This is going to be more on talent acquisition. What would you say to talent acquisition today with regard to being able to do exactly what you Ioana was talking about? Taking away those admin and the minutia tasks that really are just a pain in the ass every day. They're there. They're not helping them. What can tech do to help that happen and evolve them into people who can actually do more human things?
Max: Yeah. I think that going through a job ad on Craigslist or Monster, that was boring. I actually, I was looking for a job back in 2000, during the dot com crash. And I spent a couple of months on Monster looking for jobs and it was pretty tedious and boring.
I mean, I ended up having like three interviews and I took the first job that I was given, basically, which is, I think pretty much what everybody goes through. If you look at some of the stuff I presented today, you see that there's room for a human touch and for recruiters to have fun and to, use the digital medium, to create meaningful connections even if it's through a simple thing, you know, a 32 second video on a job ad. That's where that's where recruitment should be going. Is hiring people who have fun creating digital experiences and people who've been trained on Tik Tok and all of those great tools to create communities, and that they can apply those skills into the recruitment space.
Thankfully, I think we've got a big talent pool of people to choose from, if we're looking for Tik Tok creators. And that's going to be the next generation. All the boring stuff of course should be automated. It is the job of, maybe our generation, the people on this call. Not to put anybody in a… Chad, and my job of course, to create some automation workflow so we can take care of the boring stuff. I am constantly being pulled by practitioners, sort of saying. Can we get rid of this? And now I have to figure out how we can read documents and use this OCR in order to eliminate some of the document collection that happens on onboarding, which is still a huge part of recruitment, and something that, you know, I'm excited to work on in the future. So eventually we'll get rid of all the boring stuff.
Chad: So I want to, I want to pivot to something that Pia ust posted and that's candidate experience there.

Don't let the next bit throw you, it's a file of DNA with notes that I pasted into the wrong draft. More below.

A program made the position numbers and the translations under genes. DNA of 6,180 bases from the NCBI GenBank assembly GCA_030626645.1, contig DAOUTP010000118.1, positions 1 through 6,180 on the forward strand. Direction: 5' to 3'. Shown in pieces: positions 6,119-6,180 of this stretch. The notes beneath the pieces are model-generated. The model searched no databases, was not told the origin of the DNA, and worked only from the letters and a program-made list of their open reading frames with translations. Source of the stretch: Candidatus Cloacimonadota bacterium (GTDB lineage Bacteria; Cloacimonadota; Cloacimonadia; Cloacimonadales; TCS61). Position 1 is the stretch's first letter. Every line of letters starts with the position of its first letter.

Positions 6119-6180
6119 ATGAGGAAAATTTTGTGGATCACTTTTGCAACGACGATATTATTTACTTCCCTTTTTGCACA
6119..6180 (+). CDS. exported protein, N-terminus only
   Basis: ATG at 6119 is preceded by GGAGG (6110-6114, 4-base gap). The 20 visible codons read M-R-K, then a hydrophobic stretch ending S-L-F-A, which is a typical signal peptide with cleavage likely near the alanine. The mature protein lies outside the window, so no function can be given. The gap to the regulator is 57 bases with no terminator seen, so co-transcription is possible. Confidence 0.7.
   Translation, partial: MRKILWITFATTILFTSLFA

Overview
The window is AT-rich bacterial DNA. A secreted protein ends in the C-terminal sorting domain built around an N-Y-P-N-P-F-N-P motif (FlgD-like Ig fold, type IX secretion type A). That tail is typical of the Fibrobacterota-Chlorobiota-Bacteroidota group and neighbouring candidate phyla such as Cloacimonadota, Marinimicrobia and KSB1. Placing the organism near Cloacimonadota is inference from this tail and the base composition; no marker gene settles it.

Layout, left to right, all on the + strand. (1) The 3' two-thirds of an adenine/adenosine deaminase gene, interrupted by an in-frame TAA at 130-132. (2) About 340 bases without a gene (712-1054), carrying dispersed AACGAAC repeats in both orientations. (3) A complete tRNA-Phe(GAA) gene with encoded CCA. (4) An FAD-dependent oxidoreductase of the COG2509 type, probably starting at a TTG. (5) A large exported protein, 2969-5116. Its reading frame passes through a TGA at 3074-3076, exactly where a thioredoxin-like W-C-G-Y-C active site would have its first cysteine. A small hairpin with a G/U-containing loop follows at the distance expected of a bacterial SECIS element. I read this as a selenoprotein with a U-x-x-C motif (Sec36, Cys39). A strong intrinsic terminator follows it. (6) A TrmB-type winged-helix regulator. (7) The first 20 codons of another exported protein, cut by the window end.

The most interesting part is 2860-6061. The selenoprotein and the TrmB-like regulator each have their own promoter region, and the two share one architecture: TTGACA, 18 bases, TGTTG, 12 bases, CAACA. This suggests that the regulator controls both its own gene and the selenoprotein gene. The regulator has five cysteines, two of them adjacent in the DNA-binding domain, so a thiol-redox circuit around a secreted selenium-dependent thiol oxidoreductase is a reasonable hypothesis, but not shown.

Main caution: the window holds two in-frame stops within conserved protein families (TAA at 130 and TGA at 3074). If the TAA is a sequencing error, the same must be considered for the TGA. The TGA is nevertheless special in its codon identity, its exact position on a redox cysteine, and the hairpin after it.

So there's so much proposed candidate flow. It's there, but it's kind of wonky right now with COVID, especially in some roles where they don't want to apply because it's a safety risk. Right. But overall, does candidate experience matter? Does employer branding matter?
Yes. Okay. I'm going to say yes, but still what's going on. What happened? We're going to see a bunch of employers start kicking employer brand to the curb and candidate experience to the curb. What does that mean for the industry? Do you think that'll happen, Jen? Do you think they'll kick it to the curb and if they do, what does that mean for the industry?
Jenn: You know, we're sort of like the stepchildren of every HR world and every business, right? Like when hiring stops, money stops and employment branding is a function of hiring in the minds of most leaders. So, I think the funding's gonna stop, right? Like we're going to stop getting money to do those things, but that doesn't mean that we can stop doing them.
In my very first slide, I think I said, I'm being along the lines of like, be true to yourself or something. Along those lines. This is an expectation. So whether or not you have more candidates or less candidates or you're paying for them, or they're coming to you organically, the reality is you still want to align your company's culture and values against their needs before they ever get to the application process.
So it probably shouldn't stop. Ioana do you have a perspective on that?
Ioana: I think, not only should it not stop, I think it should be enhanced. And I think in my presentation, I have touched upon that a lot, all the things that I talked about that we did to enhance our recruitment were actually targeted towards our brand.
As in trust with candidates in a fully virtual environment with so many scams going on so many things that you can't really recognize. Having a very strong employer brand is absolutely critical. In my view, no one should cut that corner when they have costs.
Chad: Yes. And I believe in doubling down on one of the things that I've kind of somewhat argued about is talent acquisition should be a part of marketing.
There's no question because you are hitting, especially AT&T every person they touched was a prospective customer. And if they are pissing off candidates, guess who else? They were pissing off customers, people who actually spend money.
Jenn: I was just going to say, we actually did a study with the talent board that hosts the candy awards on what the impact to revenue could be from improved candidate experience and what the deficit would be by not having a good one.
And it's amazing. I mean, let's think about the black hole particularly right now. If you have an entry level job, you have a lot of people applying and you don't have as many recruiters to get through that. Like it is just a literal black hole.
Max: Yeah. I wasn't sure my mic was on. If you look at the options for a candidate before, it was, you know, let's say you have three different options. You're going to evaluate commuting time, how beautiful the office is, if you get food or not, the benefits. You know, that kind of stuff.
Now. It's like, well, you know, all the jobs are the same, I'm in my living room in front of my computer. So how would you differentiate between these jobs? Well, the main factor is going to be the quality of the people that you interact with daily. Your teammates, who you're going to work with. Defining a real culture where you're gonna work with people that you can recognize, recognize their value and what you have in common with them.